“Courage, wisdom and a sense of urgency are needed in this hour.
“Environmental sustainability is bigger than any one brand, supplier or retailer. We all have to work together. This is not only our shared challenge, it is also the unifying purpose for our industry.” — Edwin Keh, CEO, The Hong Kong Research Institute of Textiles and Apparel
The BoF Sustainability Index is built on over 5,000 data points gathered across the 15 companies included in this year’s edition. To request access to the full underlying data, click here.
The BoF Professional Summit: Closing Fashion's Sustainability Gap
On April 14 2021, BoF will convene leading sustainability experts and global thought leaders for a 3-hour live broadcast of interactive conversations and panel discussions, in which we'll unpack findings from The BoF Sustainability Index and outline the steps that need to be taken over the coming decade to align the industry with global climate goals and social imperatives. Space is limited.
As a BoF Professional member, register now to reserve your spot. If you are not a member, you can take advantage of our 30-day trial to experience all of the benefits of a BoF Professional membership, including the Summit.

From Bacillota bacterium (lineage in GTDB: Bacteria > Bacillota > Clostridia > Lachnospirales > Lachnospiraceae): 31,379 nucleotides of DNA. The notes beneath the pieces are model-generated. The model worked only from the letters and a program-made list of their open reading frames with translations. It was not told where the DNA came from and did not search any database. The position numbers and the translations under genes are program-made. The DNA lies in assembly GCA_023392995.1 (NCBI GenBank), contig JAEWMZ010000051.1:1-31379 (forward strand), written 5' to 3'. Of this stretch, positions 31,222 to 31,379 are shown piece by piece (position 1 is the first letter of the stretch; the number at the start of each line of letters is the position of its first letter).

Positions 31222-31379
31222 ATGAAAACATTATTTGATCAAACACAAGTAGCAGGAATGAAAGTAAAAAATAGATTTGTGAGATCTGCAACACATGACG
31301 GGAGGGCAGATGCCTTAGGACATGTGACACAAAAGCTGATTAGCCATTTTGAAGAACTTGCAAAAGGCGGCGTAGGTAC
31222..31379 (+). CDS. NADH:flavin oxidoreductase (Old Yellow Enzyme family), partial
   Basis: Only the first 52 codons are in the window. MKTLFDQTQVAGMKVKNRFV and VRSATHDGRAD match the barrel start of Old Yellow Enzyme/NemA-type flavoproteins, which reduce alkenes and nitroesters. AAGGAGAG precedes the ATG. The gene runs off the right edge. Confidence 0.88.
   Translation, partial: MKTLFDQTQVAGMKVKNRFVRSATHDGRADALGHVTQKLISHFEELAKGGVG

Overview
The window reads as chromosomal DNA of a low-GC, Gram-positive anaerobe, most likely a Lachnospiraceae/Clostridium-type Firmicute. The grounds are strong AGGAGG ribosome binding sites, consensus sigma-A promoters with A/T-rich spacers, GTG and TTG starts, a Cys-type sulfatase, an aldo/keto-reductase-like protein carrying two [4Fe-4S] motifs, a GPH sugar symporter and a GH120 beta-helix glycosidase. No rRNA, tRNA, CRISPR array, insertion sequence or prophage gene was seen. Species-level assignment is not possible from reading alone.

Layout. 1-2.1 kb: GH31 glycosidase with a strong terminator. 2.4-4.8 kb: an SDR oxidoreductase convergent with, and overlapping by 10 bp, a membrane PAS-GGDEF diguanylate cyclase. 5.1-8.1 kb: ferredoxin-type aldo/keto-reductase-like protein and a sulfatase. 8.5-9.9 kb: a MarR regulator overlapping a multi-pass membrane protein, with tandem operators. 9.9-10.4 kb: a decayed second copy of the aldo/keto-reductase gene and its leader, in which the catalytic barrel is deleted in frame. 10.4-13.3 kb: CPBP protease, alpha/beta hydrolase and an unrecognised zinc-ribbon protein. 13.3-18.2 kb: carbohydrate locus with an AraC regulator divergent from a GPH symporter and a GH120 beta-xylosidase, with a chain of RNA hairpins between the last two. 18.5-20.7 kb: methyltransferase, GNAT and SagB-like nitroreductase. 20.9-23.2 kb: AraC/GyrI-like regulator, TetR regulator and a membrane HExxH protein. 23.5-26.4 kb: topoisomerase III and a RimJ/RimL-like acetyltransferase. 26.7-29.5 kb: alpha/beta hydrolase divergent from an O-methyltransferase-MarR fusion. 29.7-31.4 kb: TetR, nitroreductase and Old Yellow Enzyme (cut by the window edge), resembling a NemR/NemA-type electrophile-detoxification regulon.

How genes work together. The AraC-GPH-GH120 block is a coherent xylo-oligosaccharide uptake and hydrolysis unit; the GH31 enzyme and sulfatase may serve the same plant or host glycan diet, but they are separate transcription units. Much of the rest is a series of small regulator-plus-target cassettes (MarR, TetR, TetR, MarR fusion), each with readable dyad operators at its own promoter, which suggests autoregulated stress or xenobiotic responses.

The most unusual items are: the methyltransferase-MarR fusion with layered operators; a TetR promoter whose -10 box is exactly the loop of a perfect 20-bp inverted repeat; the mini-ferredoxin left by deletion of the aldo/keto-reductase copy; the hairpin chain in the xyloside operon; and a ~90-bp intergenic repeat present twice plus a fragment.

Explore all categories from this year's report:
The BoF Sustainability Index is based on a binary assessment that examines companies’ public disclosures up until December 31, 2020. There are limitations to this approach and while the assessment was conducted in good faith, the results should be viewed as a proxy for sustainability performance and not an absolute measure. Where BoF was unable to identify public evidence to support a company’s performance relating to the assessment criteria, it does not necessarily mean the company is taking no action at all or that bad practices are present. Read the full methodology on pages 38-41 in the report here or see the FAQs.
Disclaimer: LVMH is part of a group of investors who, together, hold a minority interest in The Business of Fashion. All investors have signed shareholders’ documentation guaranteeing BoF’s complete editorial independence.